It is unlikely that anyone would have remembered this article if it had not been reprinted in Heimskringla on 30 January, 1929. The comment about the idiocy of 100 percent Americans did not sit well with Icelanders living in Canada and a furious debate ensued in their newspapers. After several months Heimskringla refused to print any more of Halldór’s rebukes, since the paper had by then lost many of its subscribers Stateside. Several Western Icelanders under the leadership of G.T. Athelstan (Gunnlaugur Tryggvi Aðalsteinsson), who by some ironic twist of fate worked in pest-removal, filed charges against Halldór in Washington, presenting the Sinclair article as proof that it was Halldór’s intention to harm the United States. On 2 June, 1929 Halldór wrote to Inga from California:
The day before I came here to Ojai, I was taken by policemen and brought to the police station in Los Angeles, where they conducted a private interrogation with me—I saw that the documents that they had already gathered about me had become four–five thumbs thick. I was told that I had dangerous political views, which aimed at toppling the reigning social order, and that I had written articles about the United States, in which I said that the Americans were “idiots” etc. Then my passport was taken from me. I was given the opportunity of seeing the translation that my friends in Winnipeg had made of one of my articles, and I stated straight away that it was a false translation. I was then given a small amount of time to get hold of the article and produce my own translation of it.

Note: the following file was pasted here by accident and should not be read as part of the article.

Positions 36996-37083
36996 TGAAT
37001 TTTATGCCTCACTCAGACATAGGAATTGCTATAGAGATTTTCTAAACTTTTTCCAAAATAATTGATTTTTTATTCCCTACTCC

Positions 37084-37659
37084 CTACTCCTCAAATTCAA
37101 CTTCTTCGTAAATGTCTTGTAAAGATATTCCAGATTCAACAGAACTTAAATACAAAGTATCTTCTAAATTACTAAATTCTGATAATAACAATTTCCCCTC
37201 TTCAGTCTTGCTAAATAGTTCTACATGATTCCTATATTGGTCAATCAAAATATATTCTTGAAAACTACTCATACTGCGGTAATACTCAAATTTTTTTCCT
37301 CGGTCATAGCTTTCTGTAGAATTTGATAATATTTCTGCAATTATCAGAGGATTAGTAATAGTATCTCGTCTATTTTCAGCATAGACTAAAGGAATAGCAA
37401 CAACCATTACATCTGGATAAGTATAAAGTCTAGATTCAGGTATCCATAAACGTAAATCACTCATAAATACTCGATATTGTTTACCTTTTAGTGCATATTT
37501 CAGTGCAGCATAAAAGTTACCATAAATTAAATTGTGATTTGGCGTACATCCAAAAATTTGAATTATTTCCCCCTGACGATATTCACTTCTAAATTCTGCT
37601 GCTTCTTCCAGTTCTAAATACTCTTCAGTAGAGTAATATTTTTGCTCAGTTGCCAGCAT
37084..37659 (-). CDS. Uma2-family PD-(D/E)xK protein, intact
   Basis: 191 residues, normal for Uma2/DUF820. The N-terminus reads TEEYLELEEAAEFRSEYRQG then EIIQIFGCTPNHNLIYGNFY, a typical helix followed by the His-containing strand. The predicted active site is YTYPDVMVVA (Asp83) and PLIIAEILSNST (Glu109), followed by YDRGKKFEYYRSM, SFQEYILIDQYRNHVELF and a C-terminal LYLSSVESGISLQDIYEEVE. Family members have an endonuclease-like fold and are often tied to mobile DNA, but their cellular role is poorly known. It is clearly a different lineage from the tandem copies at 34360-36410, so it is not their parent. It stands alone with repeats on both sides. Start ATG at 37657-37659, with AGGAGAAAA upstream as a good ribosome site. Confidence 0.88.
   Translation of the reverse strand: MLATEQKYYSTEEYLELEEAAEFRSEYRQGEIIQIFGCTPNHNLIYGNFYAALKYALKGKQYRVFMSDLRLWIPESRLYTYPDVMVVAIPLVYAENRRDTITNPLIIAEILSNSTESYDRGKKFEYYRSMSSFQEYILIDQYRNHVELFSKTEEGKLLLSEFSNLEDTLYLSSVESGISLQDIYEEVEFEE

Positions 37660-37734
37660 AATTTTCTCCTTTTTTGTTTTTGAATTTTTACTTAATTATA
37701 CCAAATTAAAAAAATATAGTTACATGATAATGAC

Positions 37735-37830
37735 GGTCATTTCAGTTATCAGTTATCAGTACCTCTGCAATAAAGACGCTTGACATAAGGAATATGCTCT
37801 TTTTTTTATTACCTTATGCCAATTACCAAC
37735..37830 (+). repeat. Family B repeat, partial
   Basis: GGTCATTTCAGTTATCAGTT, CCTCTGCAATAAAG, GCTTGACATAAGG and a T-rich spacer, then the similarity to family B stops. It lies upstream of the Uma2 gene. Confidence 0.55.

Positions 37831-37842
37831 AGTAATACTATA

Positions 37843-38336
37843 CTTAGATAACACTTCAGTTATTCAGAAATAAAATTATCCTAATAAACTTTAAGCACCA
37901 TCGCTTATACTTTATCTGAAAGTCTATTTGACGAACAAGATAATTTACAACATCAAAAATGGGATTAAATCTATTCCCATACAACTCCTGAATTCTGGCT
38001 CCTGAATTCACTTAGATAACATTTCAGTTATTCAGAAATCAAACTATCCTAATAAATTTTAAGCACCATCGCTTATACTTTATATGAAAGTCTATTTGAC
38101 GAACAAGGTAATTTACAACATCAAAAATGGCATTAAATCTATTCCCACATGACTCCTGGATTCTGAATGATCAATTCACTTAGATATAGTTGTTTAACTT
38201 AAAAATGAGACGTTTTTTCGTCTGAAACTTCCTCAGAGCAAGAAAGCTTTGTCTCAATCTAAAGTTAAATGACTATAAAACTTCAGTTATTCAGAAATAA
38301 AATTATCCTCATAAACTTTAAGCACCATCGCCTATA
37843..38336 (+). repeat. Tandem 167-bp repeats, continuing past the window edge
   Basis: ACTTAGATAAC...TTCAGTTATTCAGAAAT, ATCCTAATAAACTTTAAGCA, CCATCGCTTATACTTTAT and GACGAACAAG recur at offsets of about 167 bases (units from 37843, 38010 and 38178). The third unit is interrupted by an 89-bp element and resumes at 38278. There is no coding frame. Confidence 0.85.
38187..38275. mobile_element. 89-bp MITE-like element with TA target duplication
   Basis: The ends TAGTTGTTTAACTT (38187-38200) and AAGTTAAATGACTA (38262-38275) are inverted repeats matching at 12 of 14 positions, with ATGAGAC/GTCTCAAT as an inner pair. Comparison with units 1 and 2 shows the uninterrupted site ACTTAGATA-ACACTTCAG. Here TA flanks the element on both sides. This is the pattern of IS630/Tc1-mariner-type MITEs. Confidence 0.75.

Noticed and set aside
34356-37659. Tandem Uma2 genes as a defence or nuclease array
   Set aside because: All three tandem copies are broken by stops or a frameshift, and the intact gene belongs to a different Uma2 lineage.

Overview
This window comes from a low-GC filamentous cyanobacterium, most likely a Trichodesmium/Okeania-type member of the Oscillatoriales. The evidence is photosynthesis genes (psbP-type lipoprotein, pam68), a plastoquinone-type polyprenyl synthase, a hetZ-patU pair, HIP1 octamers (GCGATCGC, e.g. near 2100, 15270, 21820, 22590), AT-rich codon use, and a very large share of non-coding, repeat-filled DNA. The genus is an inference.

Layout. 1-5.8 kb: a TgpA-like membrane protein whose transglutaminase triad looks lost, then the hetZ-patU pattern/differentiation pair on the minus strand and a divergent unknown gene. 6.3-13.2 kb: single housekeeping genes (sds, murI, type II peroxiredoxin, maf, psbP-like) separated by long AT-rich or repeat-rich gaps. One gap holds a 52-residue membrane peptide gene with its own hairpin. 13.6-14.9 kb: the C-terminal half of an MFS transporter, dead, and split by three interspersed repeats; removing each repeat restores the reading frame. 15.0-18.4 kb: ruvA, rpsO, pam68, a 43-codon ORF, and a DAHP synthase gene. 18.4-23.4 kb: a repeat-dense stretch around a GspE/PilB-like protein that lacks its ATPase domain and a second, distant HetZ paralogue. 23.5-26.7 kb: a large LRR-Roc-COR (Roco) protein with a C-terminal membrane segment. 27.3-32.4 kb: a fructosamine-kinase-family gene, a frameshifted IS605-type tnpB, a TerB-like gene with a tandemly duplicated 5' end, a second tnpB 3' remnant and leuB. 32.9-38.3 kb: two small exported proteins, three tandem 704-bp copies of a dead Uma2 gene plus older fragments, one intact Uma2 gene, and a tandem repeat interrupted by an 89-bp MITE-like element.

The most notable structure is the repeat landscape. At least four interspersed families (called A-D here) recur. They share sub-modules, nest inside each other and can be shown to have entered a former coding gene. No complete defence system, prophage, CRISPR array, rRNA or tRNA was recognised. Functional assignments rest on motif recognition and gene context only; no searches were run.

Halldór was angry and surprised and turned to Sinclair for help. Sinclair put him in touch with the American Civil Liberties Union, which promptly took up his case, refuting the charges and seeing to it that the case was publicized in the papers.Americans were prevented from obtaining information that would increase their knowledge of social issues: “In this case every 100 percent American is a complete idiot.”
Little by little discussion of the charges dwindled, and it became clear that Halldór would not be deported, but it was not until 4 October, 1929 that his passport was returned “at the urging of the lawyer that the Civil Liberties Union had persuaded to take my case,” he told Inga:
The United States has similar morals regarding thinking men to those Russia had in the days of the Tsar. The American authorities are nothing but a flock of inveterate thieves and murderers.
His experience of being called before the police because of his political writings had a great effect on Halldór and he never forgave the Western Icelanders for filing charges against him. This affair did nothing to detract from his radicalism, and in the autumn of 1929 he wrote another article about Upton Sinclair for the journal Iðunn, more detailed and ordered, with sharper opinions. He called one hundred per cent Americanism, by which he meant the supporters of the American powers-that-were, “Western idiocy”, choosing the most abominable adjectives. At the same time he praised Sinclair for having rattled the cage of the mercantile powers.
From The Islander: A Biography of Halldór Laxness. Courtesy of MacLehose Press. Copyright © 2008 by Halldór Guðmundsson. English translation copyright © 2008 by Philip Roughton.